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ERP Systems' Pain Is Databases' Gain: 14 Key Components of an Order Management System

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It's highly likely that your manufacturing business has multiple databases for multiple purposes. A crucial part of any manufacturing business is its ERP system, and, at the heart of ERP, order management. Louis Columbus reviews the 14 components of an order management system. This article provides a tutorial for managers and executives looking to expand their order management systems, showing the implications for databases as a result.
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The hardest work of all in getting an enterprise resource planning (ERP) system up and running is completing integrations to databases scattered throughout divisions, departments, and workgroups. ERP vendors may suggest that integration is painless as long as their specific database is used, but that's a fallacy; all databases have both strengths and weaknesses when integrated into ERP systems, and their relative levels of performance vary as part of a functioning and complete ERP system. Add in the fact that many companies rely on a single ERP instance across a global set of factories, distribution centers, and service centers—even creating a single system of record that coordinates transactions across joint ventures—and the complexity of coordinating databases within an ERP system becomes clear.

The goal of this article is to define the strengths and weaknesses of three types of databases—Oracle, Microsoft SQL Server, and open source databases such as PostgreSQL and MySQL AB—as they relate to globally focused ERP systems with a primary goal of consolidating order management functions. To begin, let's examine a model for distributed order management. We'll complete the analysis by assessing each database on the major system attributes in the model.

ERP Is Industrial-Strength Order Management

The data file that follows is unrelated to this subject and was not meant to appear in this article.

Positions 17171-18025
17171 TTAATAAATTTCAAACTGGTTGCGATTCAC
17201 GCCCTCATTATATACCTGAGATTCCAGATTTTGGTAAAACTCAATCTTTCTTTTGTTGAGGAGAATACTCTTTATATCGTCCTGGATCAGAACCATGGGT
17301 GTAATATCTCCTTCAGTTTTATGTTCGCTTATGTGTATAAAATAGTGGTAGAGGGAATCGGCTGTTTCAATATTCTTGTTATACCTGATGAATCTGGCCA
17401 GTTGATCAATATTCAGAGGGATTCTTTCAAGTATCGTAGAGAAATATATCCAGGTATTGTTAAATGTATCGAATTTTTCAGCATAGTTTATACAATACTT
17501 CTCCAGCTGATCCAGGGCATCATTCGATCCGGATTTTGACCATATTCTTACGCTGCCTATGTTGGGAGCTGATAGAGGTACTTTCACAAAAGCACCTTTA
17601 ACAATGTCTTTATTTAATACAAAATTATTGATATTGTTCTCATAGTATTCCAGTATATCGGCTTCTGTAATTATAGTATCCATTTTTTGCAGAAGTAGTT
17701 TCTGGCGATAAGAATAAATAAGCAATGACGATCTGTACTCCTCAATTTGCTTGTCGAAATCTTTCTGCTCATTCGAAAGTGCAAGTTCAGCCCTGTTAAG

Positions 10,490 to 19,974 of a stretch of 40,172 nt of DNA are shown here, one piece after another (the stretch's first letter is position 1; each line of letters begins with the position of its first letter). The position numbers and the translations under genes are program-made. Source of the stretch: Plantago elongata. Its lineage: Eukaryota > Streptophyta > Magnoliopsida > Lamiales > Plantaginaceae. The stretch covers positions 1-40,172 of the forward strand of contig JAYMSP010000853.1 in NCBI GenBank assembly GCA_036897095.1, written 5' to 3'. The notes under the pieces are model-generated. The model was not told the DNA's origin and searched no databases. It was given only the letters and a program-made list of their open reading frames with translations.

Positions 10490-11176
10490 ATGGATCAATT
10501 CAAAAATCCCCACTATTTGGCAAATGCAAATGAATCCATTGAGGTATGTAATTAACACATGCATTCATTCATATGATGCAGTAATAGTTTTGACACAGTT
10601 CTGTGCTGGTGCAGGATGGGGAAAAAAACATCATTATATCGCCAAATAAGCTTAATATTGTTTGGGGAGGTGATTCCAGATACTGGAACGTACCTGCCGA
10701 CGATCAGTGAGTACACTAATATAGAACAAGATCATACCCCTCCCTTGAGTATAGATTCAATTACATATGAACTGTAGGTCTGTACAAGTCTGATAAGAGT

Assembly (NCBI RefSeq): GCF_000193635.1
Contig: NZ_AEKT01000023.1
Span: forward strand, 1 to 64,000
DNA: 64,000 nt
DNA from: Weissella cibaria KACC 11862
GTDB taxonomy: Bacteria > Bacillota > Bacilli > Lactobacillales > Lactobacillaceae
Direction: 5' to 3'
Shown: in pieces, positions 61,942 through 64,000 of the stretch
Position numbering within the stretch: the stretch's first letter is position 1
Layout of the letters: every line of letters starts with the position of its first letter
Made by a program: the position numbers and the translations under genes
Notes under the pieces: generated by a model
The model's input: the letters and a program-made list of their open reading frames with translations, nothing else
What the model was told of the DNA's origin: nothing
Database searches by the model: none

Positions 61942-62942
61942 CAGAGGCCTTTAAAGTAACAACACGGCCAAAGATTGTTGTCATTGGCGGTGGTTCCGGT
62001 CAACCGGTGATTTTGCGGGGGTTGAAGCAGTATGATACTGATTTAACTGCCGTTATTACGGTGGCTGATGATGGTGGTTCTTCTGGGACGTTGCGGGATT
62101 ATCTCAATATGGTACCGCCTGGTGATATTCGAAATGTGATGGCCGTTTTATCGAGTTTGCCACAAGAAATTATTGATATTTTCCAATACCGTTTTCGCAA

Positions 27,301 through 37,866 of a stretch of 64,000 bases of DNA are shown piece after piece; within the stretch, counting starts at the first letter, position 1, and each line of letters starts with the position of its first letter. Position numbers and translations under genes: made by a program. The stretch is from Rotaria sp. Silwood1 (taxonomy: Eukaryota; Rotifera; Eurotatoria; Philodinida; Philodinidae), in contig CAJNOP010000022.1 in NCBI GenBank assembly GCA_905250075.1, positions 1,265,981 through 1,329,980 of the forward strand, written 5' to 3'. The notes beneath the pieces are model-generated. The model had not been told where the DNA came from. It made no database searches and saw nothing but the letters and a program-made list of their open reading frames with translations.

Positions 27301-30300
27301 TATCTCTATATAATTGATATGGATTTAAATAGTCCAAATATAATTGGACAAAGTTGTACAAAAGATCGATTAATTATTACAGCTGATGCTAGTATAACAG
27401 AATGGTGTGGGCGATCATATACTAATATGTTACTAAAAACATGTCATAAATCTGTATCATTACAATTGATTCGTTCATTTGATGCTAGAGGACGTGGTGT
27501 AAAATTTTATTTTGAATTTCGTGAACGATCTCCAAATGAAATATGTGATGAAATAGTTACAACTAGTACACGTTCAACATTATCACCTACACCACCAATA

Business models, approaches to producing and selling products and serving customers, and techniques for managing mergers and acquisitions vary widely among manufacturers. Despite all these variations, however, all ERP systems share 14 critical system attributes. Taken together, these 14 components form the Distributed Order Management model (see Figure 1) originally defined by AMR Research in Rod Johnson's report "Consolidated Order Management—ERP Alone Doesn't Deliver" (February 28, 2003):

  • Role-Based and Contextual Personalization
  • Order Promising
  • Sourcing Allocation
  • Order Visibility
  • Consolidated Settlement
  • Inventory Visibility
  • Automated Replenishment
  • Delivery Management
  • Service Management
  • Event and State Management
  • Order Broker (Integration Framework)
  • Business Process Management
  • Master Data Services
  • Analytical Data Services
Figure 1

Figure 1 Distributed order management is the heart of an ERP system—and the core to evaluating the pros and cons of databases.

I've used this model to define the weaknesses of integration points on several enterprise application integration (EAI) applications, including Siebel's UAN and BEA Systems' applications. The problem is the ability to deliver on the promise of integrating multiple and highly dissimilar databases—in addition to troubleshooting ERP systems' database integrations with Microsoft, Oracle, open source, and homegrown systems.

Let's consider the various model components and database dependency definitions.

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